A Royal Affair 

Great Danes — How the Enlightenment came to Denmark

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A Royal Affair | B

An idealistic and charismatic doctor. A mad king. A neglected queen. Can you see where this is going? What makes director and co-writer Nikolaj Arcel's A Royal Affair historically intriguing — aside from its incredible costumes and sets — is that this 18th century love triangle ushered in ultra-conservative Denmark's Age of Enlightenment. The king is Christian VII (Mikkel Boe Folsgaard), a foolish and paranoid monarch that German doctor Johann Friedrich Struensee (Mads Mikkelsen) refuses to declare insane. The queen is Caroline Mathilda (Alicia Vikander), the teenage sister of England's King George III, who has been pawned off for political reasons. More interesting than the affair that develops between the queen and Struensee is the relationship between the doctor and Christian. Because of his nonthreatening, humble origins, Struensee is taken into the king's inner circle where his ideas about economic justice find root. Obviously, this doesn't sit well with Denmark's elite. Nor does the doctor's affair, which not only becomes a national scandal but is viewed by the king as a betrayal of their friendship. Tragedy, as you might expect, ensues.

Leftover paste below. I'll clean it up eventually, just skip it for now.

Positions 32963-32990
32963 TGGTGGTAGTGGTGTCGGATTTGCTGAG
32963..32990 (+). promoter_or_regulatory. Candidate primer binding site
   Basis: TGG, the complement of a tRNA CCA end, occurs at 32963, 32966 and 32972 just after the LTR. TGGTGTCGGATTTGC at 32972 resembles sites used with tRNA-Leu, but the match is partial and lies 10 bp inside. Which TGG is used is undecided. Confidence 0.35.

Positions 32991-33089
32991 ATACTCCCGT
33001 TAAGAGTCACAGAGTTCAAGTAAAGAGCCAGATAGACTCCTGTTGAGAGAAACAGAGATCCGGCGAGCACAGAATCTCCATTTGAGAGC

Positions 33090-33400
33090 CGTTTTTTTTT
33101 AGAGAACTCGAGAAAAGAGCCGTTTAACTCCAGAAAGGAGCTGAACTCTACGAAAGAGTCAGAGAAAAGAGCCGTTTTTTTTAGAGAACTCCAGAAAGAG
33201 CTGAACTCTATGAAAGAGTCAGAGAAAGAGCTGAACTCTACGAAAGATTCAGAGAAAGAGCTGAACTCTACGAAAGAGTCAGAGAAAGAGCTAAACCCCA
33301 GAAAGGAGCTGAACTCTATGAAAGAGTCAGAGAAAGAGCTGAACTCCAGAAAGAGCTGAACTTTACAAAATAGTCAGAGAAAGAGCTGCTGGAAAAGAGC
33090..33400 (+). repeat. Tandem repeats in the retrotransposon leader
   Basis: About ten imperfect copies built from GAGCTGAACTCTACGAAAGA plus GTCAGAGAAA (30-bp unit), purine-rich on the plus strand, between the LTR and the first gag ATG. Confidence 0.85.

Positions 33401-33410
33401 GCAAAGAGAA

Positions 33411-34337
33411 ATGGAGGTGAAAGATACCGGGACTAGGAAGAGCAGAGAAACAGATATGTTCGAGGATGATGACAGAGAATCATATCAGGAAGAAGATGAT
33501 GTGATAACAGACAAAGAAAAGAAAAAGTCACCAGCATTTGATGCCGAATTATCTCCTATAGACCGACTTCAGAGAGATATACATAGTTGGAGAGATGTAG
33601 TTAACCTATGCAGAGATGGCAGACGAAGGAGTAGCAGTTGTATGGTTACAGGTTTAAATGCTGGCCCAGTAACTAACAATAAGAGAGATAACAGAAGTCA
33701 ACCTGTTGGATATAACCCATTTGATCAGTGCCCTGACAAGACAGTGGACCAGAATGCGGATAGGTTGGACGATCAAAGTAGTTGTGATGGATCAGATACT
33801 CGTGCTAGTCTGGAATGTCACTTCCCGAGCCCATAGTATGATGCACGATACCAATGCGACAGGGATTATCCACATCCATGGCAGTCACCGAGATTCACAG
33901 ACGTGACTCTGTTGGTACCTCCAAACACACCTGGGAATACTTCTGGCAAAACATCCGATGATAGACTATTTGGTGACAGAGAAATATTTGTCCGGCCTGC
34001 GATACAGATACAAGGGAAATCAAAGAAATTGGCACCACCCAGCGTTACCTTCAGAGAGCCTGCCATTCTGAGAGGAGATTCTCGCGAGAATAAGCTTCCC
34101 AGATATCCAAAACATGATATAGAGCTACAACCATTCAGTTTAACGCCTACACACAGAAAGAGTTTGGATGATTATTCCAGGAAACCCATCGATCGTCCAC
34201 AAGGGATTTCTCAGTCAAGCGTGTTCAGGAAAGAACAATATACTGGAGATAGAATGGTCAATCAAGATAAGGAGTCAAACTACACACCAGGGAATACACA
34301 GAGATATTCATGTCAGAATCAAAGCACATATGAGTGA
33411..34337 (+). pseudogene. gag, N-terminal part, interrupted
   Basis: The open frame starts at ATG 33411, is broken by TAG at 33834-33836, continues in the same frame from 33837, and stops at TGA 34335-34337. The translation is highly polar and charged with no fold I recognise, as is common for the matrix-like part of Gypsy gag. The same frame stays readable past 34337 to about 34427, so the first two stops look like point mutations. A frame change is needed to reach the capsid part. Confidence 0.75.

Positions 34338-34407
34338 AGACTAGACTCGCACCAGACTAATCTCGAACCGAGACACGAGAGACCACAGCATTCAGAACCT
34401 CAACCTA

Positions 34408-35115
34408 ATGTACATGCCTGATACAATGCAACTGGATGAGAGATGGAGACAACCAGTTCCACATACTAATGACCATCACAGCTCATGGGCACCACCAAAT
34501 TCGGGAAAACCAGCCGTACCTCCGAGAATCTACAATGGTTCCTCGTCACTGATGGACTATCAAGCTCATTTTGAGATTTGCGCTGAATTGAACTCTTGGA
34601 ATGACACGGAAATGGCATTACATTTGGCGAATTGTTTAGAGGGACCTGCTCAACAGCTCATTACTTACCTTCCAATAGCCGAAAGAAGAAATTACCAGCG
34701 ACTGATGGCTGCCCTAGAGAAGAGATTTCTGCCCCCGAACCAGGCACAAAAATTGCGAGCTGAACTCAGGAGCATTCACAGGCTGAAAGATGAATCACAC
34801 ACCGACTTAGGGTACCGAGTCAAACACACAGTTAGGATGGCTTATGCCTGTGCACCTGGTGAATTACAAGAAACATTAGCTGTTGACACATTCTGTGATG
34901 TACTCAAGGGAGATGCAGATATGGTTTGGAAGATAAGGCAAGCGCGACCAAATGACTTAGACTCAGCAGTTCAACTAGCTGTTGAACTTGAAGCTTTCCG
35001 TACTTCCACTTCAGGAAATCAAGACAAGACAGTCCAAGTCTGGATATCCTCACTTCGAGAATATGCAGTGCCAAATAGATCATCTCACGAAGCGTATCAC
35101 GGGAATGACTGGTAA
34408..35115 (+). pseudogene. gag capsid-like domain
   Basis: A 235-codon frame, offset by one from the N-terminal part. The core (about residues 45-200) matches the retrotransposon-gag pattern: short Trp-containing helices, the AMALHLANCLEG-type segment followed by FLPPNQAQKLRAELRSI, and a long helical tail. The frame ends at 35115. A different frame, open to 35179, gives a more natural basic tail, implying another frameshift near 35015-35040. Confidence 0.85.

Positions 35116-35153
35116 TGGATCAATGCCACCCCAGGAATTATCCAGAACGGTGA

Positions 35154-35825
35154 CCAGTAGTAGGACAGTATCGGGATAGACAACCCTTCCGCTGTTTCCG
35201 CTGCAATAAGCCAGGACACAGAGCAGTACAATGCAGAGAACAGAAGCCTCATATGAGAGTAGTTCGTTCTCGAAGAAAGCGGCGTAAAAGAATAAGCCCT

A Royal Affair is as well-made as it is well-acted. The cast is terrific, though Mikkelsen sometimes restrains his passion too much. The pace is brisk, and the details are, in turn, both decorous and effectively gritty. It's always a pleasure to see a movie give attention to the ideas and visions of its characters, but the drama is, at times, a little too dry and earnest to hit Dangerous Liaisons heights (or lows, as the case may be). As a historical costume drama it acquits itself ably. But as popular cinema there isn't enough delight in the romance or nastiness in the political backstabbing to make it resonate.


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